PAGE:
5. Assessing the Efficacy Testing—Visual Functions
  6. Assessing Safety—Clinical Examinations
  7. Testing Microchip Function
  8. Psychological Counselling
  9. Conclusion
  10. Grants and Financial Assistance
  11. Conflicts of Interests
  12. References

The microchip's electrodes emit short current pulses at the working frequency (usually 5 Hz). The amplitude of the current at each electrode depends on the local luminance falling on the respective microphotodiode of the autonomous pixel. By means of ERG recording in front of a steady full-field illumination, the size of the current amplitude can be measured for various levels of luminance. This allows determining the light-input versus current-output functions that are important for adjusting the microchip's sensitivity and gain to the luminance condition for every function test mentioned.

Psychological Counselling

  1. Top of page
  2. Abstract
  3. Subretinal Visual Implant
  4. Study Design
  5. Assessing the Efficacy Testing—Visual Functions
  6. Assessing Safety—Clinical Examinations
  7. Testing Microchip Function
  8. Psychological Counselling
  9. Conclusion
  10. Grants and Financial Assistance
  11. Conflicts of Interests
  12. References

Patient well-being in the trial is an important issue and therefore, we contacted patient organisations for advice and close communication. They recommended carefully considering the emotional and psychological side of a pilot trial testing artificial vision.

As described earlier, we only include blind individuals who have accepted their blindness. A progressive disease with blindness in a person's most productive age can lead to various psychological reactions. After inclusion and implantation, regular psychological counselling is offered by a specialist in psychiatry to provide expert support in case of stress reactions. In the pilot trial, we also used the BSI (Brief Symptom Inventory) as an instrument that evaluates psychological distress and psychiatric disorders.[37, 38]

Conclusion

  1. Top of page
  2. Abstract
  3. Subretinal Visual Implant
  4. Study Design
  5. Assessing the Efficacy Testing—Visual Functions
  6. Assessing Safety—Clinical Examinations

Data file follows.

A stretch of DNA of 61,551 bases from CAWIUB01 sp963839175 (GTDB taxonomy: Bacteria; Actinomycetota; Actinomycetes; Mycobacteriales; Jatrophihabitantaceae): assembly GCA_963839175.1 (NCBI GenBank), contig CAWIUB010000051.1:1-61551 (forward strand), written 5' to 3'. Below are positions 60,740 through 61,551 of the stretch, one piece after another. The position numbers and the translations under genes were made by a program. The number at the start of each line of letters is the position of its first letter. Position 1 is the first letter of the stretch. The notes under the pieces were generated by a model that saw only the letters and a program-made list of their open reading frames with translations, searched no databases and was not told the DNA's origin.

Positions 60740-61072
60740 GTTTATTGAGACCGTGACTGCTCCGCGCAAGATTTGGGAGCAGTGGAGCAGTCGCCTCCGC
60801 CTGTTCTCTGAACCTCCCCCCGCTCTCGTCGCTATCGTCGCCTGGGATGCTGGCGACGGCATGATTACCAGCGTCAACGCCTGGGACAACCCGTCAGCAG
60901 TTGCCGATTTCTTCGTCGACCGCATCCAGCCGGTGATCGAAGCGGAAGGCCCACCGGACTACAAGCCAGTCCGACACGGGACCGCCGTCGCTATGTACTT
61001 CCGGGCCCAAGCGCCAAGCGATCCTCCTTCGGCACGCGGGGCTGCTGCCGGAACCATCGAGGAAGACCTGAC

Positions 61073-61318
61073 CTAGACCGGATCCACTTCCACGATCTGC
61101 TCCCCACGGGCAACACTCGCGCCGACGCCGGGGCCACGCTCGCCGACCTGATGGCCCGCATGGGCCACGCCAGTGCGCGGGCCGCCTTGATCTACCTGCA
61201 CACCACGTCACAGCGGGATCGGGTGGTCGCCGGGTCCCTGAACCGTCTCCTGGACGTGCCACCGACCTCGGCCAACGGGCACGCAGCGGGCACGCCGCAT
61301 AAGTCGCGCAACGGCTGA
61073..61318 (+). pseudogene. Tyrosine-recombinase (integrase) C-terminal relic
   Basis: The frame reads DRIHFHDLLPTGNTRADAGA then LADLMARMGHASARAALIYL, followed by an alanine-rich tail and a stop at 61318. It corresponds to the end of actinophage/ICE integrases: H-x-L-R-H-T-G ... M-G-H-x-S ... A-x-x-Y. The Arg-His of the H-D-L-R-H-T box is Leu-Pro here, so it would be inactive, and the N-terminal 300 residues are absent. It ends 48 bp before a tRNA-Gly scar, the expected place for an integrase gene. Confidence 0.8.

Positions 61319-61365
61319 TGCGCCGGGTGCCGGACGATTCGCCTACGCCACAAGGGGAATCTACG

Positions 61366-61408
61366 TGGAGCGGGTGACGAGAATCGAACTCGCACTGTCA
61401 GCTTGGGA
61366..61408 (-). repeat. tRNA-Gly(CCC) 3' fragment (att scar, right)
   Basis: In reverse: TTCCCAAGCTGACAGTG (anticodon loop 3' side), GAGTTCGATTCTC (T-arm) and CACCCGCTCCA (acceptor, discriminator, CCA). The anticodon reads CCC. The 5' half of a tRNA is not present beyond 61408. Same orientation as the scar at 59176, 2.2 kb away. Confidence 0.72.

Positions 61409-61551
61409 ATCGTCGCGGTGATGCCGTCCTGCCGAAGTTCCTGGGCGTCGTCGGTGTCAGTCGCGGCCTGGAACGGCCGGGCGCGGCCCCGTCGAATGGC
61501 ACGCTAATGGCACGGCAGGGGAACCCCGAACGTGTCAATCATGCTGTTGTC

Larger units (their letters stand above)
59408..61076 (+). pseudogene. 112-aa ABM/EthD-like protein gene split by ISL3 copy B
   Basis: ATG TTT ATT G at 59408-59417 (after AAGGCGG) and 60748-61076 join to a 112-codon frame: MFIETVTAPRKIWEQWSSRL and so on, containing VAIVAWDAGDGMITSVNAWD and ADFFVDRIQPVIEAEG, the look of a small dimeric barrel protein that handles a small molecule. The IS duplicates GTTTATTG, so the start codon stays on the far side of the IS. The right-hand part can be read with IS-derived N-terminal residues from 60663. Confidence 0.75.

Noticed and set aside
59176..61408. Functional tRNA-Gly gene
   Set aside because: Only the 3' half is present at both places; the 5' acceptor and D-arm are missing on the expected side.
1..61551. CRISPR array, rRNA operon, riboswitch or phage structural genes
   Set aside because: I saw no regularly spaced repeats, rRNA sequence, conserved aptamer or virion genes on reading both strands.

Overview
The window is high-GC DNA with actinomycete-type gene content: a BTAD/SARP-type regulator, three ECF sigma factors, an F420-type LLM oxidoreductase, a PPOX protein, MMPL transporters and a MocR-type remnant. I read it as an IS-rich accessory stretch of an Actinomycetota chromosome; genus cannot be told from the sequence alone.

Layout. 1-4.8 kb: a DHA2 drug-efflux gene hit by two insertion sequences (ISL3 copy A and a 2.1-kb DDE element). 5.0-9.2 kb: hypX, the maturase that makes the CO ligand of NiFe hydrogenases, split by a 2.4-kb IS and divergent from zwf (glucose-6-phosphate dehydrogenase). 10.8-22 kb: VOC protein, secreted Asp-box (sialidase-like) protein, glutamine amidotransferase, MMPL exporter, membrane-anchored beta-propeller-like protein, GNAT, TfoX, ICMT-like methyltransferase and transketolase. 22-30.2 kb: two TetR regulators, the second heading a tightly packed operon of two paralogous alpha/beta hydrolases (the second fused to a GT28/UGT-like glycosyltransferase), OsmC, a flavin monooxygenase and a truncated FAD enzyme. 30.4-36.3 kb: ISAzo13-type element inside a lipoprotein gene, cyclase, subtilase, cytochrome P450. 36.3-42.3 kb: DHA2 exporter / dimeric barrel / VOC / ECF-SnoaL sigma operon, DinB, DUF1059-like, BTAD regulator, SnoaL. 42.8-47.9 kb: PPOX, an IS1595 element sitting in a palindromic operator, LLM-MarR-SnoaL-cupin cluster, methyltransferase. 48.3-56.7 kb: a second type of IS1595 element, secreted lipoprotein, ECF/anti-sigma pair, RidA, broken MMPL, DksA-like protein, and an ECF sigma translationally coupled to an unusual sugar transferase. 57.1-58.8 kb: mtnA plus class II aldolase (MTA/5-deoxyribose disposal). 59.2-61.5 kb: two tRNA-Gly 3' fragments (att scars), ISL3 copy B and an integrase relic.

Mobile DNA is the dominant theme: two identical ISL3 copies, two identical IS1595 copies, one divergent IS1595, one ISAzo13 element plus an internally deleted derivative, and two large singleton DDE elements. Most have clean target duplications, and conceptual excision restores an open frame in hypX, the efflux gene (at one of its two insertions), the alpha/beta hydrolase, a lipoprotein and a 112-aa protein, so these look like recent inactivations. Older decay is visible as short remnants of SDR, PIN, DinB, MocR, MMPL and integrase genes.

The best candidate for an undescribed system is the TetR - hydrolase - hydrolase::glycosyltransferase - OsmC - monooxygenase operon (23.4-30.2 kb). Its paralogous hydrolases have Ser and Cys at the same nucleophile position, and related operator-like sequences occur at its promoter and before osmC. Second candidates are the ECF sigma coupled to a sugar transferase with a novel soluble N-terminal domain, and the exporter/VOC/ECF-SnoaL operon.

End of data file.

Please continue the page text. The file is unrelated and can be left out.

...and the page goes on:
7. Testing Microchip Function
  8. Psychological Counselling
  9. Conclusion
  10. Grants and Financial Assistance
  11. Conflicts of Interests
  12. References

To perform a clinical trial with a new medical device in humans is a challenge. It can only be done after extensive preclinical testing in vitro and in animals. This phase took us 10 years (1995 to 2005). Many scientific as well as logistic and financing aspects had to be considered in advance, without having any empirical comparison with other results of the newly introduced device, except for animal studies.[20] In this paper, we present a study design for testing subretinal visual implants that have been implanted in 11 subjects of a human pilot trial in 2005 to 2009 and in a further clinical trial using a new generation of the subretinal implant starting 2010 with a further 11 patients. The results to date have proven that an active subretinal microchip can restore useful visual functions for blind patients with hereditary retinal degenerations.[3, 11-15] Overall, the study design presented here can be recommended for further testing of electronic visual implants. Still, the ongoing clinical trial is a constant process of learning of the technology as well as its methodological and medical aspects.

Grants and Financial Assistance

  1. Top of page
  2. Abstract
  3. Subretinal Visual Implant
  4. Study Design
  5. Assessing the Efficacy Testing—Visual Functions
  6. Assessing Safety—Clinical Examinations
  7. Testing Microchip Function
  8. Psychological Counselling
  9. Conclusion
  10. Grants and Financial Assistance
  11. Conflicts of Interests
  12. References

The pilot and clinical trial were supported by BMBF Grants 01KP0401 and 315113, the Kerstan Foundation and Retina Implant AG. Funds were also received from Bernstein Center for Computational Neuroscience, Tuebingen (BMBF; FKZ: 01GQ1002).

Conflicts of Interests

  1. Top of page
  2. Abstract
  3. Subretinal Visual Implant
  4. Study Design
  5. Assessing the Efficacy Testing—Visual Functions
  6. Assessing Safety—Clinical Examinations
  7. Testing Microchip Function
  8. Psychological Counselling
  9. Conclusion
  10. Grants and Financial Assistance
  11. Conflicts of Interests
  12. References

Katarina Stingl is employed by the University of Tübingen with funds provided by Retina Implant AG, Reutlingen for the clinical trial, travel support.

Michael Bach received consultant fees from Retinal Implant AG, Reutlingen for the development of BaLM and BaGA.

Anna Bruckmann and Robert Wilke are employed by the University of Tübingen with funds provided by Retina Implant AG, Reutlingen for the pilot trial.

Eberhart Zrenner is employed by the University of Tübingen and owns stock in Retina Implant AG, Reutlingen, is a paid consultant, holder of patents as inventor/developer and receives travel support from Retina Implant AG, Reutlingen.

Florian Gekeler owns stock in Retina Implant AG, Reutlingen and is a paid consultant.

Gernot Hörtdörfer is a free lancing mobility trainer and has co-operated in a clinical trial financed by Retina Implant AG, Reutlingen.

Angelika Braun and Udo Greppmaier are employees of Retina Implant AG, Reutlingen.

Tobias Peters and Barbara Wilhelm are CRO of the trial on behalf of Retina Implant AG, Reutlingen.

References

  1. Top of page
  2. Abstract
  3. Subretinal Visual Implant
  4. Study Design
  5. Assessing the Efficacy Testing—Visual Functions
  6. Assessing Safety—Clinical Examinations
  7. Testing Microchip Function
  8. Psychological Counselling
  9. Conclusion
  10. Grants and Financial Assistance
  11. Conflicts of Interests
  12. References